Virgin America has not outlined specific plans for the four slot pairs it picked up from National resulting from the American-US Airways divestiture, other than tabling plans to serve National from Dallas Love Field if it is successful in its quest to obtain two gates at the airport – that are also being freed up as a result of the American-US Airways merger.
See related report: Virgin America vies to inject competition at Love Field, as Southwest, Delta, Spirit line up
Overall the changes ushered in by Southwest at National airport contain no surprises. And they will not drastically change the competitive landscape at the airport. The biggest losers in the game of slot exchanges at the airport are the small cities that are losing service, and hold little promise of attracting other carriers, given the slot constraints at National.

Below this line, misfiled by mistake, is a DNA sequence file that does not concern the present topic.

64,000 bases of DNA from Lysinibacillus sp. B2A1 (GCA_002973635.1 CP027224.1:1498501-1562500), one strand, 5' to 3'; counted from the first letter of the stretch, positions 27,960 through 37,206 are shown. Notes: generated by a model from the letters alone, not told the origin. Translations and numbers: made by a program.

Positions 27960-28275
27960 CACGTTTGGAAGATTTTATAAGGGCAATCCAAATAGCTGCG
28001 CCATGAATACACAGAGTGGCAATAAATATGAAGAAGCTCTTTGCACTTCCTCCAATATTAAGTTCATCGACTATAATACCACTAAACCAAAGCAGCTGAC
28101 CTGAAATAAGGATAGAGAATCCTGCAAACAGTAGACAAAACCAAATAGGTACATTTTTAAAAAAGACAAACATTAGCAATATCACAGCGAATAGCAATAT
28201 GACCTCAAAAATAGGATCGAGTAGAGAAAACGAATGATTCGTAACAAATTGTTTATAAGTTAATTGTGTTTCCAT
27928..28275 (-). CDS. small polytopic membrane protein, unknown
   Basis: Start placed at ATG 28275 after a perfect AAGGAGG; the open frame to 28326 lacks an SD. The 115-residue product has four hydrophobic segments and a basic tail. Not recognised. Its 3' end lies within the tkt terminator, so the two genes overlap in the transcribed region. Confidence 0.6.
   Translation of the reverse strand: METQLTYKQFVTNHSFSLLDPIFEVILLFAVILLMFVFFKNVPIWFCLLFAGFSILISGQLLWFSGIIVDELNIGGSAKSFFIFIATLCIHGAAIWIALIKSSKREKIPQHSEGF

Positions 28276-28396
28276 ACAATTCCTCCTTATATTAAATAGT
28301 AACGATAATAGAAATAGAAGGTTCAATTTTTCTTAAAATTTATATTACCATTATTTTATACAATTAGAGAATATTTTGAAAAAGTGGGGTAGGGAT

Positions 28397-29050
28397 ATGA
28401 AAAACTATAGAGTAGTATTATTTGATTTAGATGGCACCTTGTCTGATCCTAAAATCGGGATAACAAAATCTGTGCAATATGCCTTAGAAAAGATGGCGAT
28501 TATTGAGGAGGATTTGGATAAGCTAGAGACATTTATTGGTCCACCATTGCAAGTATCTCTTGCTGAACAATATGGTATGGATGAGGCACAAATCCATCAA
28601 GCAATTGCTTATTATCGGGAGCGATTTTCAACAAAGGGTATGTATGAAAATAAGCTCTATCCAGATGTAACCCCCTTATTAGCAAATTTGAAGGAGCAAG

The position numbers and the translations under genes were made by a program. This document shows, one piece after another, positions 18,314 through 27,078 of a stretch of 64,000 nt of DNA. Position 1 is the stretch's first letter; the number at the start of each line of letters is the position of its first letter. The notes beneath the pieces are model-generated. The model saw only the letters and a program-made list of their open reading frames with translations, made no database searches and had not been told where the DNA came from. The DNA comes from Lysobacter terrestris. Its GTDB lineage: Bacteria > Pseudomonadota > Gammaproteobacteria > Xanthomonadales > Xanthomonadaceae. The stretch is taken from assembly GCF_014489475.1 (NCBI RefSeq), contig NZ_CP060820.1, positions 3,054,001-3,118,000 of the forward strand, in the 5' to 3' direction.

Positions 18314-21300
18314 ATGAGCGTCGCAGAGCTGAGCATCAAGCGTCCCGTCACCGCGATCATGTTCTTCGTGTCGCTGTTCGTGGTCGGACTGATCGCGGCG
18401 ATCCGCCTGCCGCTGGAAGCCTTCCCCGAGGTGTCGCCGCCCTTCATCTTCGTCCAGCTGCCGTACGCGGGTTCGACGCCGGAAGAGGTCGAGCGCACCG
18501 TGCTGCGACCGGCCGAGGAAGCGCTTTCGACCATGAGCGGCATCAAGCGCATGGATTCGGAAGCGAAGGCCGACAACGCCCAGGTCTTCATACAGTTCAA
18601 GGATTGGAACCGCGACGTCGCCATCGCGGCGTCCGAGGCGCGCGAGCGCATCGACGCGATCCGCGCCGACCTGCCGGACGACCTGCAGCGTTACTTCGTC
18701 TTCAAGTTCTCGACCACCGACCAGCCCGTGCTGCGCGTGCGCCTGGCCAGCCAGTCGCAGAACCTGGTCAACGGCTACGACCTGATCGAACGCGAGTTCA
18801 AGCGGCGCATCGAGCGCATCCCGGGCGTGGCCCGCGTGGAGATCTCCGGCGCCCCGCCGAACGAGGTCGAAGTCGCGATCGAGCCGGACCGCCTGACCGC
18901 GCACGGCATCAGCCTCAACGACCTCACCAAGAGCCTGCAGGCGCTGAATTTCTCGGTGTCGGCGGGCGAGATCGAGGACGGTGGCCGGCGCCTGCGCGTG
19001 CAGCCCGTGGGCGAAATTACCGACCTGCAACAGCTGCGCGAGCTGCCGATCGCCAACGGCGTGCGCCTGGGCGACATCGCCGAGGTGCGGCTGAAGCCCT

It is certainly debatable how viable those small markets were to American-US Airways in the first place, but if the DoJ really aimed to preserve consumer benefits through its required divestitures, perhaps it should have conducted a more in-depth study of how low-fare carriers would use the slots gained at the airport. Measuring relative fares is a relatively easy – albeit not simple – exercise; but more qualitative issues like service variety become much more subjective and easily lost in the political haze.
Given Southwest’s fading ability to uphold its price-maverick image, it is in any event tough to imagine that average fares will drastically fall at National once all the new service is in place. So in a broad sense the competitive dynamics at the airport remain status quo.
However, it also sets the groundwork for direct competition between Southwest and the “new” American with a management team in place that no doubt plans to compete aggressively in order to prove its worth on both the domestic and global airline stage.